Schulenberg’s Page: Fireside with The Firesign Theatre

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At RCA Studio B to watch The Firesign Theatre record “The Giant Rat of Sumatra!”

August 27, 1973: Ellie Silverman met me for drinks at Dorrian’s Red Hand to celebrate my birthday!

Ellie and I did not lack for conversation!

It had been a tumultuous year so far with Nixon trying to wind down the war in Vietnam while trying to simultaneously fight the committee dealing with the widening Watergate Scandal!

Another item on the home front was a protest to support Cesar Chavez and the United Farm Workers and nobody bought grapes until there was a settlement with the union. After the settlement, there was a national boycott of non-union grape and lettuce growers and also Gallo Wines who were all accused of exploiting their workers.

It appeared that some of the earlier political activism had taken hold and a lot of previously conservative thinking was changing along with a lot of disillusionment.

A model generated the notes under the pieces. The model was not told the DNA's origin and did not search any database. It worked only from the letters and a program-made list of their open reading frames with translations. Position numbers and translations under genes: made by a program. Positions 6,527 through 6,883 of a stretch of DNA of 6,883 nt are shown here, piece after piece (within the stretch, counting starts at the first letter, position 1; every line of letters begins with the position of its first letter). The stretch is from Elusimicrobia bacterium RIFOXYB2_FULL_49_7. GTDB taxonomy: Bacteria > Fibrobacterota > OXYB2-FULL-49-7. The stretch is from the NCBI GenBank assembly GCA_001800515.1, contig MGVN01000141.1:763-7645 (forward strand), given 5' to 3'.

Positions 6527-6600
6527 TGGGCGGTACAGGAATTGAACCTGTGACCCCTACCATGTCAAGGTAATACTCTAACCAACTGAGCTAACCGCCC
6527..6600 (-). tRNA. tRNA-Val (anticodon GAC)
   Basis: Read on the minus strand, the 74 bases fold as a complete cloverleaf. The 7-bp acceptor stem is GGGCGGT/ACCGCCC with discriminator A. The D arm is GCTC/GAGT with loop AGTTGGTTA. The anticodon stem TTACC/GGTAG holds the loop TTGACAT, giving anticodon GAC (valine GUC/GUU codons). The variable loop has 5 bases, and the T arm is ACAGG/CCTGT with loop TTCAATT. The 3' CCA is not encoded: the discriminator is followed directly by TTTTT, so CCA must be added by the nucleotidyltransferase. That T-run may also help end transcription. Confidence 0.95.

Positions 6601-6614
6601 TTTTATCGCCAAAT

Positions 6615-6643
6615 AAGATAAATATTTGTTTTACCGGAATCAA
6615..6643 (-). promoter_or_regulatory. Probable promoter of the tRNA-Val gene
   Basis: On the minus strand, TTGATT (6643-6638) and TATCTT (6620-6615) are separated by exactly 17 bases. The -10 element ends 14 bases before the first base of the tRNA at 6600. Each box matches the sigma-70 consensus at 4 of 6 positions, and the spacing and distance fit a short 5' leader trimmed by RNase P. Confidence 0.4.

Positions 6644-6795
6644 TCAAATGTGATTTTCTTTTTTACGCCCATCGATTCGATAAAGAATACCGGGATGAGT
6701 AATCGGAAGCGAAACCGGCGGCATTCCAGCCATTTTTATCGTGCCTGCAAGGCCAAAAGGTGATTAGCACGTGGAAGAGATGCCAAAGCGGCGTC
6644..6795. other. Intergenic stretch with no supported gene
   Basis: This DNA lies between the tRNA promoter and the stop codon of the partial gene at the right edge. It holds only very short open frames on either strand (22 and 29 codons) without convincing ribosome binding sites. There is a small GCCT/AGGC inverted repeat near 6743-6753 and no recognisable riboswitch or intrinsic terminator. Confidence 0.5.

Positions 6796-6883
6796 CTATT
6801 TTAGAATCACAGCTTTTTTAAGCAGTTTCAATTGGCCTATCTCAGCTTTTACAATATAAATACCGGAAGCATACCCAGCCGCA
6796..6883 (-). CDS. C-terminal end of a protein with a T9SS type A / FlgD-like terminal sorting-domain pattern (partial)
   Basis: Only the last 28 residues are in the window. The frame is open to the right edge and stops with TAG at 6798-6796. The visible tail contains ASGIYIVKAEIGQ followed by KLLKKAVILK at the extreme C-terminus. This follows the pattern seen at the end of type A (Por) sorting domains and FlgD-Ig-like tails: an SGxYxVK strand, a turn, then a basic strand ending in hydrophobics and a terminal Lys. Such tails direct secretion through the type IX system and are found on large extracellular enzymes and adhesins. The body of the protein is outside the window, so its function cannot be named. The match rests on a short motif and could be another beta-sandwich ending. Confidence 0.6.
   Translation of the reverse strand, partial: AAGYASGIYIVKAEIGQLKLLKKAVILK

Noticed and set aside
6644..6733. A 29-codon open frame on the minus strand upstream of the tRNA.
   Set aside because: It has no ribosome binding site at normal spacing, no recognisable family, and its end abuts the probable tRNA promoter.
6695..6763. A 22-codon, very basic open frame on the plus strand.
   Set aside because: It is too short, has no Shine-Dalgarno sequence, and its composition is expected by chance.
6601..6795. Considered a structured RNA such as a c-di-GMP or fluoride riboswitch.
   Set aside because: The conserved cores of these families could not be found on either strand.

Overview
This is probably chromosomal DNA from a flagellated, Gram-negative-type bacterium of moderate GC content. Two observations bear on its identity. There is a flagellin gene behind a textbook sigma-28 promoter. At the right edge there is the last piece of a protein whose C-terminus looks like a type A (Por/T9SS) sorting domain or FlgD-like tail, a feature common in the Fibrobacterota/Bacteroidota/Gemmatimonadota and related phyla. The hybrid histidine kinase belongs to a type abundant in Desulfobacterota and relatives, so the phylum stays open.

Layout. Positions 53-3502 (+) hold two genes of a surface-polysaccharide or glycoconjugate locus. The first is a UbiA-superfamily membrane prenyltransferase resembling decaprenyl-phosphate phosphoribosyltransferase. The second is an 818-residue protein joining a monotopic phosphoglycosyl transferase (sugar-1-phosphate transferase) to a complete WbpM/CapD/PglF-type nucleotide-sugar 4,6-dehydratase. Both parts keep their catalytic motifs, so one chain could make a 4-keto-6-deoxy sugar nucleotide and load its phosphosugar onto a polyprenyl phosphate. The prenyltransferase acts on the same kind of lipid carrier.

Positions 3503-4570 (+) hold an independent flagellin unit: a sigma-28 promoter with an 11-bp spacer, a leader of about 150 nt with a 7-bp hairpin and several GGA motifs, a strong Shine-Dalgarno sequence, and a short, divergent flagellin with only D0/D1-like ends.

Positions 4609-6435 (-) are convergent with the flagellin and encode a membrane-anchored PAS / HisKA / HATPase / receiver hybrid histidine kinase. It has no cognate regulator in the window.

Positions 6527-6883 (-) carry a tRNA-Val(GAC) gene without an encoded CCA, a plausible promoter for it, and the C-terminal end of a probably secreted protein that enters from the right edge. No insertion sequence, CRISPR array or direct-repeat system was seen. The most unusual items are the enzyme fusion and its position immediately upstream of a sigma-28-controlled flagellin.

I had new professional representation and didn’t have to try and ignore my previous reps veiled allegiance to The Old Ways! For them it was as if the young people’s protests had been USSR-Communist inspired!

Nixon had promoted the phrase The Silent Majority to denote his non-protesting supporters, but the anti-war public saw it differently.

A few days later my cousin June and her husband Milt (Milton) Hibdon arrived in New York from Honolulu where Milt had had an executive position with radio station KORL.

The station was owned by New York financier, business and oil man John Shaheen, who became a kind of father figure for Milt. Evidently Shaheen thought highly of Milt too as he had chosen Milt to fill a high executive position at the new Come By Chance oil refinery in Newfoundland, Canada and they had come to town to discuss and plan the details of their move from Honolulu to Montreal!

Side Note: The following year, 1974, Shaheen chartered the Queen Elizabeth II for two cruises to bring dignitaries (like Henry Kissinger) to undeveloped land in Nova Scotia whose inhabitants had been cleared to make room for another oil refinery to be built. Milt and June acted as hosts on both cruises.

Unfortunately Come By Chance refinery went bankrupt in 1976 becoming at that date one of the largest bankruptcies in Canada’s history (half a billion dollars!). The Nova Scotia refinery was never built.